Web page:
Do people in your community frequently talk about your local business? What does it even take to be the type of business that everyone is talking about? The internet is here to offer you about 1000 different ways to market your biz, but when you’re in a local community, you can ditch 99% of those ways and focus on a few we’ll dive into in this post. Having a great website and strong social media are important, but what’s even more important is how you’re connecting with your community. People in local communities are constantly talking about what they’re doing tonight or this weekend or the best pizza they had with their boyfriend or the cute boho home store they visited with their mom. These conversations are happening in the workplace, out on coffee dates, at park playdates, etc. We talk about our experiences in our communities regularly which we all know as “word of mouth” marketing. It’s great because it’s free and because it usually comes from a trusted source. How frequently are you on Facebook and seeing people ask questions about the best bar, clothing store, vet, etc. in town? I see it almost daily and then dozens (typically 50+) responses. People are proud to share their opinions of their favorite local stores. The best marketing I have seen for local businesses has included a mix of three things: in-store experiences, powerful contributions to the community, and a business owner who has strong connections to their customers + mobilizes them on behalf of their brand. Let’s dive into these three areas even more.
1. In-Store Local Business ExperiencesThere are two coffee shops I visit on the regular. One (my favorite) is a little further and a little more expensive, but the baristas know me by name and remember pieces of my life that they connect with when I visit. They always say goodbye to me when I leave and make a point to engage with me on social media (not my business brand, me as a human). The other one is closer to me and a place I’ve been visiting for 10+ years, I’ve only been greeted by my first name a few times and I don’t feel connected to any individual working there. Guess what one I refer people to more often? In-store experiences are powerful and they can be those simple touches like remembering a customers’ name or remembering a previous conversation. They can also be true “experiences” like an event. For example, what if your business always offered a “Wine Down Wednesday” every third week of the month paired with a promo or collaboration with another local business? Those experiences in perpetuity will introduce you to so many more people (when promoted correctly of course) and be much more than a “shopping” experience. You’re hosting your community for a night versus keeping your door open for sales. Look around you for ideas; people are catching onto this and creating unique experiences that generate more revenue, more reach, and more impact.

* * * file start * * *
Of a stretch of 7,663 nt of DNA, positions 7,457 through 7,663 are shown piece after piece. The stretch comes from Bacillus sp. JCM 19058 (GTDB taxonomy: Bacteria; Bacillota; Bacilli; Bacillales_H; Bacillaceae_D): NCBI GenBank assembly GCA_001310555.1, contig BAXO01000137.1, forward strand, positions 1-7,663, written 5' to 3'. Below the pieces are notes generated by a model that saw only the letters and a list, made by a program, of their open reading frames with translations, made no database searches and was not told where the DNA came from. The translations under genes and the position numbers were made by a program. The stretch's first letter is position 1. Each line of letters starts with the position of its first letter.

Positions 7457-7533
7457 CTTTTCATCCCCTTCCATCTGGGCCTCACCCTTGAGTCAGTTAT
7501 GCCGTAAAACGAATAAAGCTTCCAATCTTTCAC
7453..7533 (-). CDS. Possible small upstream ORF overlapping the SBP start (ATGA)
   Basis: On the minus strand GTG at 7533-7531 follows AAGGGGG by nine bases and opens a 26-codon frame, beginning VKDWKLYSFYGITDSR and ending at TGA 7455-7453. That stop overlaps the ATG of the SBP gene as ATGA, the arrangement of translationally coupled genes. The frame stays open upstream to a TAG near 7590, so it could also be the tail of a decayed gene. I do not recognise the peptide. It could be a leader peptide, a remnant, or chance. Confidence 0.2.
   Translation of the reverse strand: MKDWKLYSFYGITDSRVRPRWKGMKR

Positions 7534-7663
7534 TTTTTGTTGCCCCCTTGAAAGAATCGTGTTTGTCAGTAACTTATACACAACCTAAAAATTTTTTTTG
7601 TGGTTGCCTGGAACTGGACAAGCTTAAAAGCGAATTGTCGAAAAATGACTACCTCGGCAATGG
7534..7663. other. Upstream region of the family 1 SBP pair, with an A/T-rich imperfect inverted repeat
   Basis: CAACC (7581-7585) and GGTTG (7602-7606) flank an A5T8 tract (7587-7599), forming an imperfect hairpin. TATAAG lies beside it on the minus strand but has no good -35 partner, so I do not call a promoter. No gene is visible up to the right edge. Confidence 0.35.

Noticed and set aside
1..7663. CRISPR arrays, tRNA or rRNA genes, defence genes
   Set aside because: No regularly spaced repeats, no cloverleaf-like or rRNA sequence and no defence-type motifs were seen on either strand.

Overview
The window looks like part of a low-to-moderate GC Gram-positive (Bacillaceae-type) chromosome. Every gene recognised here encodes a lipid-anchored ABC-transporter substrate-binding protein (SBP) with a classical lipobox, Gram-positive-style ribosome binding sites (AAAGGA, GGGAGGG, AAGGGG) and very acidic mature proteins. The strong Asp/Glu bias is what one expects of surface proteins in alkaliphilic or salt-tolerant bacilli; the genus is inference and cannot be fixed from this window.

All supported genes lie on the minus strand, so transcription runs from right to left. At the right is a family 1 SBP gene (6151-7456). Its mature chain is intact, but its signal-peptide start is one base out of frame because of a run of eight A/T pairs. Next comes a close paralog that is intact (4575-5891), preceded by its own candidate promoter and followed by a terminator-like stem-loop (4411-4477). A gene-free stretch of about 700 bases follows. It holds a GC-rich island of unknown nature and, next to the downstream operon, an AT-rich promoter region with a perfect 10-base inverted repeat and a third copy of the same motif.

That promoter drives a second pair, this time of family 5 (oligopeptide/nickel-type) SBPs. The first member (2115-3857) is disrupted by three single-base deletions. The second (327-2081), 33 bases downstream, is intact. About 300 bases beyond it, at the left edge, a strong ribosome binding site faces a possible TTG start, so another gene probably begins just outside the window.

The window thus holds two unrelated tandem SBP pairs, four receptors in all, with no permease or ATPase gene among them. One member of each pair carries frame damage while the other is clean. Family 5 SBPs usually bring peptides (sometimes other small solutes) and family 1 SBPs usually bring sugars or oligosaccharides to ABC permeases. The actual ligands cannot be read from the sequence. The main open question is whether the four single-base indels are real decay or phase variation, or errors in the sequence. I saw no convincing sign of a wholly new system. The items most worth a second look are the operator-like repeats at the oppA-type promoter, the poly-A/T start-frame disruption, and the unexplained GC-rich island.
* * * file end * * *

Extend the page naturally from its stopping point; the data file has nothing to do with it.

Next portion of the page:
2. Powerful Contributions to the CommunityWhat things do you care a lot about? Education? Veganism? Arts? It’s time to start contributing to those things in a more active, public way. I do not mean open up your cash register and float out all your dollars. You have an opportunity to use your space, your social presence, and your role as a business owner to help lift up good things happening right in your own community. Here’s an example that just popped into my mind… Our community hosts an event every year called VeganFest. If you’re passionate about veganism, you could buy five tickets to the event that you giveaway to anyone who visits your store (or opts into an email list or follows you on social, etc.) and give those tickets through a random drawing. This is an unforgettable experience your customers will now have with you, as well as a message you have sent through social media about what you stand for and how you’ve contributed. Whether you’re the drop off place for donations or the store offering tickets for the community playhouse, you have an opportunity to consistently (this is key…) share how you’re contributing to the bigger community’s success. People want to support people and businesses that are doing good things. Some business owners are active in their neighborhood, sit on boards or even chair committees for annual events on their block. It’s up to you to pick and choose how you invest in your community, but please oh please do not forget to document and share this on social. Don’t do it in quiet, the world should know how you align with your community!
3. Strong Connections to Your Customers + Mobilizing Them For Your BrandYou have the opportunity to engage with every single person you want to do business with and take the next step by creating a simple local ambassador program for them to be a part of. It takes the following:
- Knowing who your customers are
- Using social media to follow them
- Engaging with them regularly on social
- Equipping them to share about you through an ambassador program